Hyperpigmented Nails: Benign Cause-Or Not?

January 1, 2008
Truptesh H. Kothari, MD
Truptesh H. Kothari, MD

A 75-year-old man is concerned about the discoloration of his fingernails: each nail has dark bands with a clearing in the middle.

Case 1: Transverse Hyperpigmentation

A 75-year-old man is concerned about the discoloration of his fingernails: each nail has dark bands with a clearing in the middle.

The patient has a history of heart failure, hypothyroidism, hypertension, type 1 diabetes mellitus, proliferative retinopathy, and cataract. Myeloproliferative disorder was diagnosed a year earlier by bone marrow biopsy. He initially was treated with anagrelide; this was later switched to hydroxyurea. A few months before presentation, he temporarily stopped taking the hydroxyurea.

What is the most likely cause of these nail changes?

(Answer on next page.)

Case 1: Reaction to hydroxyurea

This patient’s nail dyschromia was most likely caused by hydroxyurea, which produces hyperpigmentation in about 10% of persons who take the medication, especially those who are dark-skinned.1 The clearing of the middle portion of the fingernails probably correlates to the patient's temporary discontinuation of hydroxyurea a few months earlier.

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Case 2: Longitudinal Hyperpigmentation

Brown pigmentation of both great toenails and multiple fingernails of a 14-year-old African American boy is noted incidentally during a workup for a fractured thumb. The patient states that the discoloration has been present for several years. He associated the onset of the pigmentation with nail biting, which he did “almost back to the cuticle.”

The patient reports no history of nail infection or trauma-other than the nail biting-and no family history of pigmented nails. He has no prior medical disorders and is not taking any medications.

What is your clinical impression?

(Answer on next page.)





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Case 2: Normal finding

Longitudinal brown bands on the nails are a normal finding in more than 90% of African Americans.1 Other causes of brown nails include antimalarial drugs, cancer chemotherapeutic agents, hyperbilirubinemia, junctional nevi, malnutrition, melanocyte-stimulating hormone oversecretion, melanoma (Hutchinson sign), and the use of photographic developer.1














Case 3: Subungual Pigmented Streak

A routine examination of a 54-year-old man reveals an isolated 3-mm dark brown streak on the fourth toe. The patient does not recall any trauma to that foot and was unaware of the streak until it was pointed out to him during the examination. There is no pigmentation of the adjacent skin.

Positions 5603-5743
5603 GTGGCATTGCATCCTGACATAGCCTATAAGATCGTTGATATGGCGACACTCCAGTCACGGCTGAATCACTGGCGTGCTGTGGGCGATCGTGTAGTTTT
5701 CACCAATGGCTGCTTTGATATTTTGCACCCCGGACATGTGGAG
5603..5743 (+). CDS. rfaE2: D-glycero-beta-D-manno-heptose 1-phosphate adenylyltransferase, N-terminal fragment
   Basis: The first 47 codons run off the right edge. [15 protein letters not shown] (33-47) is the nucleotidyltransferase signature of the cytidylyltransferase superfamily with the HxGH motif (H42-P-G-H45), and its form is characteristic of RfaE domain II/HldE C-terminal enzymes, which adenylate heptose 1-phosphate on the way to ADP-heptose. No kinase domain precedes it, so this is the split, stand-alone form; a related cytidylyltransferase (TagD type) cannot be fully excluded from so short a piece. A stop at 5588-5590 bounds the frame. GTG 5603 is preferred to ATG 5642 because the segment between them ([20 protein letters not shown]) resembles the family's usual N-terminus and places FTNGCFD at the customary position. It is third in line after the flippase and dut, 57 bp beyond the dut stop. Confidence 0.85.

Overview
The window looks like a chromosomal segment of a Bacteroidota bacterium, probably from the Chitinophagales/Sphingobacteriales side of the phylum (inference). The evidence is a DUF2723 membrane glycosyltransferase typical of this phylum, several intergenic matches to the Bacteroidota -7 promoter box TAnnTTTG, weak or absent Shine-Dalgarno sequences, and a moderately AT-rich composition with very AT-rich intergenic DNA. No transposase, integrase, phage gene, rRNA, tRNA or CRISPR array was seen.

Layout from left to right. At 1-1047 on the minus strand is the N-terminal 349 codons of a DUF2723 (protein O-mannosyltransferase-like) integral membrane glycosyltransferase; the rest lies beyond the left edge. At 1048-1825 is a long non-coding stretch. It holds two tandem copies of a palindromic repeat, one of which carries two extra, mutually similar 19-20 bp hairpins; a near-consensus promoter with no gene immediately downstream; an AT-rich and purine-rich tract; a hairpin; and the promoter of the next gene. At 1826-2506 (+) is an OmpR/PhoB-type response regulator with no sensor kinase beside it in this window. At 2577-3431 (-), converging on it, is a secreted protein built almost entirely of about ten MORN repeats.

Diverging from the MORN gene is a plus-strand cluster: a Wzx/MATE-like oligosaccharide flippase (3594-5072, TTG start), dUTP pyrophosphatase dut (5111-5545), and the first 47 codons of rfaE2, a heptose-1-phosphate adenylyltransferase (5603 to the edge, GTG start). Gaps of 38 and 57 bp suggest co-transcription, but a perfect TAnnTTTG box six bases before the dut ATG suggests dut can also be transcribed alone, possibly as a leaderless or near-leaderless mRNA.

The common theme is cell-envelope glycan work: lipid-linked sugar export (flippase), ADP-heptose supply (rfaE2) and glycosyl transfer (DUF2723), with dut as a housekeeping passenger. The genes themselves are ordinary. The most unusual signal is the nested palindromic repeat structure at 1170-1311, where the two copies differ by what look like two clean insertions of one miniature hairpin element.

What are you looking at here?

(Answer on next page.)





Case 3: Subungual melanoma

Subungual melanomas account for about 2% of all melanomas; they usually involve the great toe or the thumb. The clinical presentation is a pigmented streak in the nail plate; later, there may be an extension of the pigmentation to the surrounding skin of the finger or toe. The diagnosis is made by punch or excisional biopsy of the nail matrix. Biopsy of the nail plate is not sufficient to make a diagnosis. A high index of suspicion for melanoma is warranted in the case of an isolated subungual pigmented streak in an adult.





Case 4: Hyperpigmented Nail Plate

A 45-year-old woman who has had several melanomas removed is concerned about the hyperpigmentation beneath her toenail. Some distal onycholysis is also present. She is not aware of any injury to the toe.

How would you proceed?

(Answer on next page.)

Case 4: Subungual hematoma

Because of the patient’s history of melanoma and the fact that she could not recall injuring the toe, a partial nail evulsion was performed. Fortunately, the only finding was dried blood.

Hyperpigmentation of the nail plate, especially in a patient with a clear history of trauma, is almost always caused by a subungual hemorrhage. If, however, such a history is not forthcoming, biopsy or surgical exploration is strongly recommended. Untreated subungual melanomas can have disastrous consequences.

References:

REFERENCES:1. Hernández-Martin A, Ros-Forteza S, de Unamuno P. Longitudinal, transverse, and diffuse nail hyperpigmentation induced by hydroxyurea. J Am Acad Dermatol. 1999;41:333-334.
2. Habif TP. Clinical Dermatology: A Color Guide to Diagnosis and Therapy. 4th ed. St Louis: Mosby; 2004:886-887.